Saturday, 3 June 2017

Baa-humbug! Scientists develop face test for sad sheep

LONDON -- They may look placid while grazing in fields but sheep's faces can tell us a lot, according to scientists in Britain who have developed a new system to work out if sheep are in pain or just feeling sad.

The test is based on 500 photos of sheep collected by veterinarians and used to design an algorithm by researchers at Cambridge University that measures five key markers of ovine facial expressions.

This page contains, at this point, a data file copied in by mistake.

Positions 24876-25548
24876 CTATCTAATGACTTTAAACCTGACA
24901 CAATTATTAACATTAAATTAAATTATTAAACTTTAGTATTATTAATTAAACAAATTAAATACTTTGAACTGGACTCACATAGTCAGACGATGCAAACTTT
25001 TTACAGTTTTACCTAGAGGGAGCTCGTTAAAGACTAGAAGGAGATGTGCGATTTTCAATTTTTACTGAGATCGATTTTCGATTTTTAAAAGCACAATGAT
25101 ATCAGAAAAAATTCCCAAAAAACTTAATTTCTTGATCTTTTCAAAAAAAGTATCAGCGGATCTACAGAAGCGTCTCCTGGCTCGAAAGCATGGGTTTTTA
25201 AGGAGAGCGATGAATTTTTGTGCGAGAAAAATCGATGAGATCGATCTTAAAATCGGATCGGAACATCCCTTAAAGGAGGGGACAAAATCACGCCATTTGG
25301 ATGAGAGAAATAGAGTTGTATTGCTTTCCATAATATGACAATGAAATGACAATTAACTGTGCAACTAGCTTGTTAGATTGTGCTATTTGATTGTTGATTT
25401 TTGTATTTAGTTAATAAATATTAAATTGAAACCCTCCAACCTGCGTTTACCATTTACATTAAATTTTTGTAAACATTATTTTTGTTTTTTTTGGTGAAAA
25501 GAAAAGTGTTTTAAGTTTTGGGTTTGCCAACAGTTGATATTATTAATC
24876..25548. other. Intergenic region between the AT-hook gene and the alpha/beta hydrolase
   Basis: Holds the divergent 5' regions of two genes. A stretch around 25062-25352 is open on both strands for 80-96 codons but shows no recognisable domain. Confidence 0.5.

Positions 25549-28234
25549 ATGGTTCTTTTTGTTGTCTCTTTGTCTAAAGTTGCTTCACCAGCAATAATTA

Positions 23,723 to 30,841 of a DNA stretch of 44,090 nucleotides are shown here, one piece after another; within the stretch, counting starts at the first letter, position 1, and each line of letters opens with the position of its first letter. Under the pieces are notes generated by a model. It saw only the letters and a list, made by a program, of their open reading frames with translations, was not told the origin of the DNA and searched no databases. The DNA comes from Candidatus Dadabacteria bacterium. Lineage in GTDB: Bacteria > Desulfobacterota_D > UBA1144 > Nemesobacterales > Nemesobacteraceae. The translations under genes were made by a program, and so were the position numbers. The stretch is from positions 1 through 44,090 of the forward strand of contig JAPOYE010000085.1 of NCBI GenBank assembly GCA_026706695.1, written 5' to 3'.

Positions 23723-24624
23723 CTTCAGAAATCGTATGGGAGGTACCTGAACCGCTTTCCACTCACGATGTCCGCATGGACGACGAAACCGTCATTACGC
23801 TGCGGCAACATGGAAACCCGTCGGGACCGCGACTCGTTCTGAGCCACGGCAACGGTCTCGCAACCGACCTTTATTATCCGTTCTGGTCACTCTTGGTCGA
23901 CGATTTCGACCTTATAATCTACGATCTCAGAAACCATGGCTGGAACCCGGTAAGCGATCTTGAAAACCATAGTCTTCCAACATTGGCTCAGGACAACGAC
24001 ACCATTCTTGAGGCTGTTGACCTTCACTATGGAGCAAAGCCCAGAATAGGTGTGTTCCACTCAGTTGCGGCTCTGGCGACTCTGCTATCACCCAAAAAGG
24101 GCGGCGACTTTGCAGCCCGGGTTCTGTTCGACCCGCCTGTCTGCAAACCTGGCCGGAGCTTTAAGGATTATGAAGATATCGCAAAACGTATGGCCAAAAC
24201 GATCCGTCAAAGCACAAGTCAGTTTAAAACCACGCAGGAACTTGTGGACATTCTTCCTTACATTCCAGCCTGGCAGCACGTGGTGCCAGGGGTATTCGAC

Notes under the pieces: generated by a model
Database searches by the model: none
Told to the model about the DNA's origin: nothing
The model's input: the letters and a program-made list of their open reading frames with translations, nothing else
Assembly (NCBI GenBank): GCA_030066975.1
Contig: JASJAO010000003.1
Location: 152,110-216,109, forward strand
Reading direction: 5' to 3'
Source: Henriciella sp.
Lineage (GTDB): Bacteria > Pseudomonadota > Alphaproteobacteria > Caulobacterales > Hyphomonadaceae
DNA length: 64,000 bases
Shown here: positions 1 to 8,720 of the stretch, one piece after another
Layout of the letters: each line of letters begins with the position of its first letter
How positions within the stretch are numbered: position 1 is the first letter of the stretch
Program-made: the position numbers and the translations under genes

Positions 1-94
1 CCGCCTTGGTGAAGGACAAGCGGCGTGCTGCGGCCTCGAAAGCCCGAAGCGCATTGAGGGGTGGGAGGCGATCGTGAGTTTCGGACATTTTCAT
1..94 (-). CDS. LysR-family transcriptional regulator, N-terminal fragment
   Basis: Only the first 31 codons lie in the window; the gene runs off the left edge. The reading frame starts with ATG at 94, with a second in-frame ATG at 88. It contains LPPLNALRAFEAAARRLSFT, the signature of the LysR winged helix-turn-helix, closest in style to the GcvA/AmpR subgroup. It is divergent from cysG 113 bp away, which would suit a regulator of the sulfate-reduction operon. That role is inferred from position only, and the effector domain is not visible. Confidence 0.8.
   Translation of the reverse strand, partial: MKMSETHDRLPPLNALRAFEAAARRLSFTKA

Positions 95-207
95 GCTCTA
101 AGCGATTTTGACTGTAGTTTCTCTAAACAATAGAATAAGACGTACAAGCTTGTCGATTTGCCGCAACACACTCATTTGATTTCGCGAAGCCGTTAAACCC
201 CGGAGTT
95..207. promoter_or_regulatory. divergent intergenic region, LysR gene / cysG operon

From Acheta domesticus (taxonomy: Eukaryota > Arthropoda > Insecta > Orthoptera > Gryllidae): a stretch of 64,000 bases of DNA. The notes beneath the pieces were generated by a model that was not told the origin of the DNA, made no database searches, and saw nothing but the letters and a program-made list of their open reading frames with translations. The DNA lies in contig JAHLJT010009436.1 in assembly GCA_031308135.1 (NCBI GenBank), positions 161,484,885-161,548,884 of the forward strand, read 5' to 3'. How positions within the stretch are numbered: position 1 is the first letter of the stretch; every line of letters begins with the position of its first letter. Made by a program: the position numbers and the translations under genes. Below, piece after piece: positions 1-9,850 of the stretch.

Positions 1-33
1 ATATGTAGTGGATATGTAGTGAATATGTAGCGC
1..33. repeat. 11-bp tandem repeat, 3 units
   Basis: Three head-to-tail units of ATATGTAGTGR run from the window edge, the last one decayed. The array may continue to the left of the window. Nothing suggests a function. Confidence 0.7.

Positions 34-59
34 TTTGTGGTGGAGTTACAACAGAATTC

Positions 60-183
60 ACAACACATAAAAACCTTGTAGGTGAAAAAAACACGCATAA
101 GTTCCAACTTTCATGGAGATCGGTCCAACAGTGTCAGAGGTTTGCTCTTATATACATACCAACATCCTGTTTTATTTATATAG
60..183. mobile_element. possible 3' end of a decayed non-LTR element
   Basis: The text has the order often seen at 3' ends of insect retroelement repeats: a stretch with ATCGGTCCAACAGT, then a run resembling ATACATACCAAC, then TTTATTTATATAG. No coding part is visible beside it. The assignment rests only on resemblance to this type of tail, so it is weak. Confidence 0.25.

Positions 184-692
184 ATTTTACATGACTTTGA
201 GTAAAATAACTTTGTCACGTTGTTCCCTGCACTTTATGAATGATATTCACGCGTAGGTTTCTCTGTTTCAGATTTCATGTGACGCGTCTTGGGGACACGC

When sheep are in pain their eyes narrow, their cheeks tighten, their ears fold forwards, their lips pull down and back and their nostrils change from a U shape to a V shape, according to the scientists.

They now hope to extend the test to other species, including horses, rabbits and some rodents.

By installing cameras in sheep pens, the scientists hope the test will help farmers spot injuries or illnesses early on and find treatment.-read more

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